The majority of cars on the road today are conventional gasoline/diesel vehicles. These vehicles are powered from a gasoline-fueled engine and are refueled at gas stations. They produce higher amounts of GHGs because of the combustion of gasoline or diesel within the engine. These vehicles typically have lower fuel economy than hybrids and plug-ins.
HEVs are primarily fueled by a traditional gasoline or diesel engine that is combined with an electric motor and a battery that recharges when you slow down or brake. This results in using less fuel than competing models with a conventional gasoline engine alone. The electric motor provides extra power to the engine, which gives hybrids a higher engine efficiency than most vehicles with conventional gas engines. HEVs do not need to be plugged in, and they often have a longer range than most gasoline vehicles.
PHEVs are similar to HEVs in that they can run on a conventional gasoline engine and a battery-powered electric motor, but they can be plugged into an outlet to recharge the battery. All new models can run on only electricity, with ranges from about 10–100 miles. However, some PHEVs have more electric power than others. The most powerful ones can run all electrically even if driven aggressively. All are also capable of operating with only gasoline fuel, but will have the best fuel economy and emit fewer GHGs when using the all-electric mode. PHEVs can be plugged into a standard household plug, known as Level 1 charging. Faster charging, or Level 2, can also be installed in the home to charge PHEVs. Learn more about charging here (no link).
These types of BEVs contain a small engine that acts as a range extender by providing power to a generator that delivers electricity to the battery. In everyday driving this vehicle type will consistently be fueled only by electricity, with little or no need for a second charge in the day. The gasoline engine in the two available range extender EVs that have this characteristic (50–100 mile range) provides the ability to drive between cities without stopping to recharge. However, the “BEVx” version, with the higher amount of electrical range, saves money on its gasoline option, having less gasoline range than electric range. It might be used for nearby rural recreation trips, but not for long-distance intercity trips.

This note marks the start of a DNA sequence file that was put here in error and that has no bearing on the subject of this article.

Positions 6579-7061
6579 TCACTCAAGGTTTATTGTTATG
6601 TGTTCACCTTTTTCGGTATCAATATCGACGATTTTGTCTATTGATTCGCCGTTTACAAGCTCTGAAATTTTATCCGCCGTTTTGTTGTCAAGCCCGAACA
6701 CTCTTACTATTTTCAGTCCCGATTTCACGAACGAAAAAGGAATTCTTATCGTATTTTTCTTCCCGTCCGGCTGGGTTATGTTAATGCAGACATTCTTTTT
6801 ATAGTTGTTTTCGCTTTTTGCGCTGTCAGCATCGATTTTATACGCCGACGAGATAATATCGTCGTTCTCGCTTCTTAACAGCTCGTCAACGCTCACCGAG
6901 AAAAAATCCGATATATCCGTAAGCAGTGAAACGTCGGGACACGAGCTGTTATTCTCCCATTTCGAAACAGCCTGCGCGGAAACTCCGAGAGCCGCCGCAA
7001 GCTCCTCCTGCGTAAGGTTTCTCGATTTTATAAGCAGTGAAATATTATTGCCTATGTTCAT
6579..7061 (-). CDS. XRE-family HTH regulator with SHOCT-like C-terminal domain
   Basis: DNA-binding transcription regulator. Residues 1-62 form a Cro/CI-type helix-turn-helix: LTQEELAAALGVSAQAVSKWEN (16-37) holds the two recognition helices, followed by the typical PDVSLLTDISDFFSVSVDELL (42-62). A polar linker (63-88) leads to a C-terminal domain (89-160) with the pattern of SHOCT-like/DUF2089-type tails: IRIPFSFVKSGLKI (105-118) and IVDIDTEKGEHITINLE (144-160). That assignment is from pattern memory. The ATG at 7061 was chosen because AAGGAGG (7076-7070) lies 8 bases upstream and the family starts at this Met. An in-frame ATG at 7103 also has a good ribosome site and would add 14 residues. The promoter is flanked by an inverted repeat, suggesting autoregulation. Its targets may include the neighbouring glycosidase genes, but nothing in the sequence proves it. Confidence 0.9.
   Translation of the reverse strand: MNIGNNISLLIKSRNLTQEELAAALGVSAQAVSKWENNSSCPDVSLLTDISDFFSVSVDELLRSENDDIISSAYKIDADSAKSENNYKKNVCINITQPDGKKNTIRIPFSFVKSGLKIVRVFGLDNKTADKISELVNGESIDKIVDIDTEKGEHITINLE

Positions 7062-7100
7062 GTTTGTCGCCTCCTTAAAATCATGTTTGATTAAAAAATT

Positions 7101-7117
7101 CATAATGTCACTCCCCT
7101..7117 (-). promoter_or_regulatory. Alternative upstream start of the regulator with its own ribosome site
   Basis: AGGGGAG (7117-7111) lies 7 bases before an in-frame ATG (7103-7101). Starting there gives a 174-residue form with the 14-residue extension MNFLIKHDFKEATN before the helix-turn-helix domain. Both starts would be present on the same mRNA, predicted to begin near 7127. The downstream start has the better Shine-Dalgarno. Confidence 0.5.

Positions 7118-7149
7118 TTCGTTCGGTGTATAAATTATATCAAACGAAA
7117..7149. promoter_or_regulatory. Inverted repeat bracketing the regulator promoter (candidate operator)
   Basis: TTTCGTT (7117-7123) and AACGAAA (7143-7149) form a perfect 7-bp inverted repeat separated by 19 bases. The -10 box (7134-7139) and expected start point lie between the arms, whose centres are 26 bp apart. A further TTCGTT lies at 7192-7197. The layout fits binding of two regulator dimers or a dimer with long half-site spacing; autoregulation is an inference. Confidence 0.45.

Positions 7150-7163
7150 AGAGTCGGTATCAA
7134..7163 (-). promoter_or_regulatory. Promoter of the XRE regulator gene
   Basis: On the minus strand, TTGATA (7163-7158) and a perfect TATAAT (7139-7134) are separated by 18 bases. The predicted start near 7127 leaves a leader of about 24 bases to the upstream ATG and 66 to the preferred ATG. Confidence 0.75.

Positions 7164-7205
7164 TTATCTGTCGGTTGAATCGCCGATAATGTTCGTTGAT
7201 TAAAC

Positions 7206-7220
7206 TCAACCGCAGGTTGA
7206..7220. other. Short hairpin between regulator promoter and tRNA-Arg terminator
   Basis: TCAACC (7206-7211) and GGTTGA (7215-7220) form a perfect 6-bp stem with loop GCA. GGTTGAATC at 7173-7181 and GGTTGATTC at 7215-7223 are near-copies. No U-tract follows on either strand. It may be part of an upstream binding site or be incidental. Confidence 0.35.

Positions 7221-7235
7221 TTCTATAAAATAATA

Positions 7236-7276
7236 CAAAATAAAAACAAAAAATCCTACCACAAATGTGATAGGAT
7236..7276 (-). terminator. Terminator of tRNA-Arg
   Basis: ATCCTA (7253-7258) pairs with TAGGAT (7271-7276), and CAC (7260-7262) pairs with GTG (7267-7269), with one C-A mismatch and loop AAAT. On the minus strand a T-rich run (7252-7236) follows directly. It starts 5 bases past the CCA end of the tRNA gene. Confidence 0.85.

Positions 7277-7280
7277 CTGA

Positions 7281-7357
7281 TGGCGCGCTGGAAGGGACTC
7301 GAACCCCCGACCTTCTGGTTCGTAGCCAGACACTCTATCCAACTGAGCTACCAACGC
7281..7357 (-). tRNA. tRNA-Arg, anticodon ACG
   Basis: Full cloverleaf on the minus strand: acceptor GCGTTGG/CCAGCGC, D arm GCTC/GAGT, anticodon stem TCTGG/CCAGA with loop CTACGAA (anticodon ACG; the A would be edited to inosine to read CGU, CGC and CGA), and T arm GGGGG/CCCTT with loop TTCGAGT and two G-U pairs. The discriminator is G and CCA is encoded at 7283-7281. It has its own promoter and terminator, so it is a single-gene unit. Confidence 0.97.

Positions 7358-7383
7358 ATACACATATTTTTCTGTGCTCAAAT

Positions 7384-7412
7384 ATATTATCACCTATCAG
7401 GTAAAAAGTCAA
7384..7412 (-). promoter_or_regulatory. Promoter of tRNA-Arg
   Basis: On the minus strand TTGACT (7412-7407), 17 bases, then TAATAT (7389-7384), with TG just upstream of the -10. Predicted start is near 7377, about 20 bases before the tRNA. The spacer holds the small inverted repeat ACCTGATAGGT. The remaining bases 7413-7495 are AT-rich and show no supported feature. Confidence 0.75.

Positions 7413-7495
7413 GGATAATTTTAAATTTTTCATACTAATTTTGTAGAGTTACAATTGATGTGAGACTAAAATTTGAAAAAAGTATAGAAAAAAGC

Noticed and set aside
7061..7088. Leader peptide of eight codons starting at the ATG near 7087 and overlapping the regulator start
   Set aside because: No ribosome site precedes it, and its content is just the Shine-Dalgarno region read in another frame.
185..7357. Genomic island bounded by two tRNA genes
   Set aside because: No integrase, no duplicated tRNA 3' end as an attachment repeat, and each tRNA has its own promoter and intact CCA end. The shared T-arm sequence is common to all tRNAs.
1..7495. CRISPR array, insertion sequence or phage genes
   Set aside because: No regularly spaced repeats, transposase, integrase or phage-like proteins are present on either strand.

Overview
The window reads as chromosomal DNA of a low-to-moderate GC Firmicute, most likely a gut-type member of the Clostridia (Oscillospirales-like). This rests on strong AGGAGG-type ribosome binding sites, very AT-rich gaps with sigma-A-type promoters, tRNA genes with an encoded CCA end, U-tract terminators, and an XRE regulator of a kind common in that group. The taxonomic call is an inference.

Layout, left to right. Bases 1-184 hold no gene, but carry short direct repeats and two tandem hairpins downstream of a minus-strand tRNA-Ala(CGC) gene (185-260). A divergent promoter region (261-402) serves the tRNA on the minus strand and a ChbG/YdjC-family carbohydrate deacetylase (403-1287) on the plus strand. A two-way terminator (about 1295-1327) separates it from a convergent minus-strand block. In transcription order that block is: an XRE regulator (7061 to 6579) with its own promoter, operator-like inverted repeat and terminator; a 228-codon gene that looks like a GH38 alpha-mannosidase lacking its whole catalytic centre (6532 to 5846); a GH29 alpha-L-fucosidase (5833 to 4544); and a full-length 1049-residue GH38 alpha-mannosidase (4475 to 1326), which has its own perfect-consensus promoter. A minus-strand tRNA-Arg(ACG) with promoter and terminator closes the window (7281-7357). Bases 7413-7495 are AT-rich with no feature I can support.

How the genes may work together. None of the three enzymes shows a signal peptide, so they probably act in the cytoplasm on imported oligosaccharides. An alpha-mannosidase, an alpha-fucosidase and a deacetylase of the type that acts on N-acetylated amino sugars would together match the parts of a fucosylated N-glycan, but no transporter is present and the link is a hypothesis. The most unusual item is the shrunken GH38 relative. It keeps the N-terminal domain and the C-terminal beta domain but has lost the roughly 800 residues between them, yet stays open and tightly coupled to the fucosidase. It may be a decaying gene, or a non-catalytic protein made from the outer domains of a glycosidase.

BEVs only utilize a large battery to power the electric motor. They are charged by plugging into an electric power source, and because they do not use gasoline, no GHGs are emitted from tailpipes. The range can extend up to more than 300 miles, depending on the vehicle. More range generally costs more money, but it also generally provides better acceleration. Although you can charge most EVs with a household plug, there is also the option of a Level 2 charging unit that can be installed in the home. Most BEVs, but not all, also can be “fast charged” at public locations. Do not be deterred from purchasing an EV because you do not have a high-power charging circuit close to your parking spot. If you have a plug handy and an all-electric vehicle fits your daily driving needs, consider it along with PHEVs. Learn more about charging here (no link). BEVs require less maintenance, and the typical battery lasts 10–12 years.
After purchasing a PHEV or BEV, this is the charging equipment that can be installed in the home at either Level 1 or 2. There are three different levels of charging:
A vehicle's powertrain consists of those parts or components that conduct the vehicle's power from the original source of energy to the surface of the road. Different powertrains include internal combustion engines (ICEs), HEVs, PHEVs, and BEVs.
The drive system of a car refers to the layout of the engine and main components delivering power to the wheels, either 2 or all 4 wheels. In front-wheel drive (FWD) power is delivered to the two front wheels. In rear-wheel drive (RWD), it goes to the two rear wheels. Two-wheel drive (2WD), usually in trucks and SUVs, can be either FWD or RWD. In all-wheel drive (AWD) and four-wheel drive (4WD), the engine powers all of the wheels.